This isn't something I've observed in Sunda either in public viewings or private collections, pusaka and non-pusaka alike. I think that it might be impossible to determine the chain of transmission but I do wonder where and who this convention (if it even is a convention) came from.
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Old 16th October 2019, 06:30 PM   #21
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Here is some further info on the Battle of Bubat.
Of course, nothing is said here about this practice of reversing keris hilts. It is not something i have ever come across in my readings before. Interesting if true, but like Jagabuwana, i believe i will continue to present my own keris with the hilts in their "correct" position.

https://en.wikipedia.org/wiki/Battle_of_Bubat
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Old 19th November 2019, 03:33 AM   #22
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Hullo everybody!
I thought I'd balance post #2 with some "eloek' examples:

03. MahisahKerak 5Eloek (SandangWalikat,Tjorok)

Name: Sang Goeroe Hijang
Desc: Doehoeng Mahisah Kerak 5Eloek DJERBON
Char: Oepih , Oesoek , 5 Eloek .
Blade: LxOALxWxT=46x57.5x9.39x1.69cm. (paksi: 0.91x7.49x0.54cm.)
Handle: Wood Kitjaka w/ metal seloet and wewer.
Wt: 449g.


04. MahisahKerak 5Eloek (SandangWalikat/Tjorok)

Name: Sang Geusan Hoeloen
Desc: Doehoeng Mahisah Kerak 5Eloek DJERBON
Char: Oepih , Oesoek , 5 Eloek .
Blade: LxOALxWxT=43.5x50.5x9.78x1.52cm.(paksi: 0.77x6.49x0.57cm.)
Handle: Wood Ganaisia w/ white-metal seloet.
Wt: 313g.


05. MahisahKerak 5Eloek (SandangWalikat,Tjorok)

Name: Sang Koewoe Kandang Sakti
Desc: Doehoeng Mahisah Kerak 5Eloek DJERBON
Char: Oepih , Oesoek , 5 Eloek .
Blade: LxOALxWxT=45x53x9.11x1.99cm.(paksi ; 0.83x8.04x0.51cm.)
Handle: Wood Babandolan w/ yellow-metal seloet
Wt: 451g.


06. SampanaToempeng 13Eloek (Tjorok)

Name: Sang Poetjoek Oemoen
Desc: Sampana Toempeng 13Eloek GALOEH
Char: KembangKatjang , Pentil , Oepih , Djanoer , 13 Eloek .
Blade: LxOALxWxT=41.5x49x8.59x1.38cm.(paksi: 0.72x7.25x0.43cm.)
Handle: Wood Kitjaka w/ metal seloet.
Wt: 318g.

Enjoy!
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Last edited by Amuk Murugul : 20th November 2019 at 03:23 AM. Reason: correction
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Old 19th November 2019, 09:21 AM   #23
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Hello Amuk,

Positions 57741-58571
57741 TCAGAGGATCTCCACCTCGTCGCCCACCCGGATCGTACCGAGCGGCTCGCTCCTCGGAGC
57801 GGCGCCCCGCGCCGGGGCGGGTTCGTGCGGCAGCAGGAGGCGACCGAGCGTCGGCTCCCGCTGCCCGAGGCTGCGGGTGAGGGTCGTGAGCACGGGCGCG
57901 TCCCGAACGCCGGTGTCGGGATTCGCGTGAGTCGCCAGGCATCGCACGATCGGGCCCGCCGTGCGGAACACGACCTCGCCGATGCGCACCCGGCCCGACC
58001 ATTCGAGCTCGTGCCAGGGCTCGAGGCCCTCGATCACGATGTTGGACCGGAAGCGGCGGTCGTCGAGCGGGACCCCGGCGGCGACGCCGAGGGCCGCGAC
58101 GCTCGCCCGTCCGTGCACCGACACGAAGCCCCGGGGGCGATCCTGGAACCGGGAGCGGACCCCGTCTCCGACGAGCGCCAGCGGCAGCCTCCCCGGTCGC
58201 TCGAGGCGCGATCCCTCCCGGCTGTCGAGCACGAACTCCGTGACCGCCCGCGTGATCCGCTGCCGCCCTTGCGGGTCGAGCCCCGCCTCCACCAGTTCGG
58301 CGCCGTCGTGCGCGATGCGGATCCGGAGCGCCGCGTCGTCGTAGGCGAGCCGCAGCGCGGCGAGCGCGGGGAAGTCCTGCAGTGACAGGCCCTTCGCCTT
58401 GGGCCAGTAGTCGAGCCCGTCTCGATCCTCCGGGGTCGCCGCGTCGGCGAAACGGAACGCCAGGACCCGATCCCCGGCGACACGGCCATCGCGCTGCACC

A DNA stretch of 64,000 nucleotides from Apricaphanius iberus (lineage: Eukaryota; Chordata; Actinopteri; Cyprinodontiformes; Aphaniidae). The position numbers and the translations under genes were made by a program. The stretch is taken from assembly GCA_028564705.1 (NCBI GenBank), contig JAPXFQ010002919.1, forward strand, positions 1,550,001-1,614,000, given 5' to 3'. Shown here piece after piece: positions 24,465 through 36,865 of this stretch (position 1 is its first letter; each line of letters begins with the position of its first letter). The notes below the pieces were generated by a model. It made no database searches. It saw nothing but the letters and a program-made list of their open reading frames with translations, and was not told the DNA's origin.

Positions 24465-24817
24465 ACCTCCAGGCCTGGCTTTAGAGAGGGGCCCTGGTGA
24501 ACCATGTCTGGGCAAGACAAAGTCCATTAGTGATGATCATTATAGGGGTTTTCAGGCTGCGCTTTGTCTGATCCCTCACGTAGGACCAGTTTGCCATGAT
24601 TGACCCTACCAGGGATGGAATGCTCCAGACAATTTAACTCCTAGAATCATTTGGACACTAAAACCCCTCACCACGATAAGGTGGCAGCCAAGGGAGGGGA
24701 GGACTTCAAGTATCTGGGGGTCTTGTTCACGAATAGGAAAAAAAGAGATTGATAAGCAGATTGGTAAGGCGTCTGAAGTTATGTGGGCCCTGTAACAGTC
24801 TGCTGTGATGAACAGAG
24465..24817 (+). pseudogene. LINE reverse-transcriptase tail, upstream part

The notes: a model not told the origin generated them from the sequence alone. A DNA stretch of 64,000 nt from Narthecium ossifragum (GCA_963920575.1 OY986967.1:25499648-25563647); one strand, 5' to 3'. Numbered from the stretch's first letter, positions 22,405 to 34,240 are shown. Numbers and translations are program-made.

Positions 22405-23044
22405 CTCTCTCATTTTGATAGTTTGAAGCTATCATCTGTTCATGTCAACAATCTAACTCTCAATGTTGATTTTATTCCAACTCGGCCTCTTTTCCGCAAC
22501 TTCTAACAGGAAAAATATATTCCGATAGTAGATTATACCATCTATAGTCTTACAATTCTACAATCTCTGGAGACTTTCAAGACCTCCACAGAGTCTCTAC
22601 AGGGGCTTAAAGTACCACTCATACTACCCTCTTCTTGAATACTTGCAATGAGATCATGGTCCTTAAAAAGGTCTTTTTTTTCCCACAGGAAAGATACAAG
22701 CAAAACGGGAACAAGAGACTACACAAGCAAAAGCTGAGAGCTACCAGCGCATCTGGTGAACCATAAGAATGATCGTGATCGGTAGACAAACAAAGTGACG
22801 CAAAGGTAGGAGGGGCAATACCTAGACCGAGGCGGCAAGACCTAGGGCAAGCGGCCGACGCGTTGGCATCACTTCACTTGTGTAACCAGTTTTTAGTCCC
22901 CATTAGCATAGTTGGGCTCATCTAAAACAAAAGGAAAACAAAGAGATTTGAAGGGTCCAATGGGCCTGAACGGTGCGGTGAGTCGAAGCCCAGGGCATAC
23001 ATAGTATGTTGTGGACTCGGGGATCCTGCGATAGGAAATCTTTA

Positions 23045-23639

Very interesting pieces again, thank you!
Could you please explain or translate the following terms into English for our better understanding:
. Mahisah kerak
. Tjorok (corok, a long and strong blade?)
. Djerbon (Cirebon?)
. Galoeh (Galuh/ Segaluh Kingdom?)
. Oepih
. Oesuk (usuk or ada-ada?)
. Kotjop
. Kitjaka (equivalent to Dursasana/ Rajamala?)

Thank you and regards

Last edited by Jean : 19th November 2019 at 04:55 PM.
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Old 19th November 2019, 09:38 AM   #24
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Jean, maybe English might not be possible --- it is sometimes not really possible with some Javanese words & ideas --- but if a translation into Bahasa Indonesia were to be possible, this would assist.

Even post 1972 spelling might help.

I've just a few minutes ago run this text past an educated 22 year old from Bandung who is here on holidays, and he cannot make head nor tail of it, even after I did the standard change from Dutch style spellings to English style spellings.

Amuk, what language are we looking at here? I had assumed Sundanese, but perhaps it is a dialectical variation?
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Old 19th November 2019, 11:43 PM   #25
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Jean,
Mahisah Kerak is a style/dapoer
Tjorok, mentioned in post #2, tang>0.7cm
Djerbon= trust/faith in ‘mother'; from ‘ djedjer’(=one who can be trusted/depended upon) and ‘ bon’(=mother);river/sea waters were considered ‘mother’, mountains ‘father’. It was the original name for what is now known as “Cirebon”.
Galoeh/Galuh was a kingdom whose size varied from time to time, at times covering the whole of western Java (including some of Central Java). Segaloeh is a Javanese construct; I don’t know what is meant by it except as in Javanese keris protocol.
Oepih is a palm-leaf sheath
Oesoek is a roof-batten(=ada-ada in Javanese protocol)
Kotjop is wrong, it should be Pentil(=young fruit ‘bud’)
Kitjaka was the commander-in-chief of king Wirata in Mahabarata; while Doersasana is also a character from the same epic, Radjamala is a Javanese construct who did not appear in the original

Alan,
Being born, bred and living in Bandoeng does not necessarily make one ‘Soenda’. Then, of course, there is Soenda and Soenda (just as there is Koori and Koori)
Your assumption is indeed correct; I use Basa Soenda.

Best,

Last edited by Amuk Murugul : 20th November 2019 at 03:24 AM. Reason: correction
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Old 20th November 2019, 04:26 AM   #26
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Yes, of course you're right Amuk, but I rather think the young gentleman to whom I referred your text might be considered to be attuned to his native culture. I will not go into the reasons for why I think this to be so, but if he is indeed not genuinely committed to the history and values of his native culture, then I guess the Indonesian government has misplaced their trust.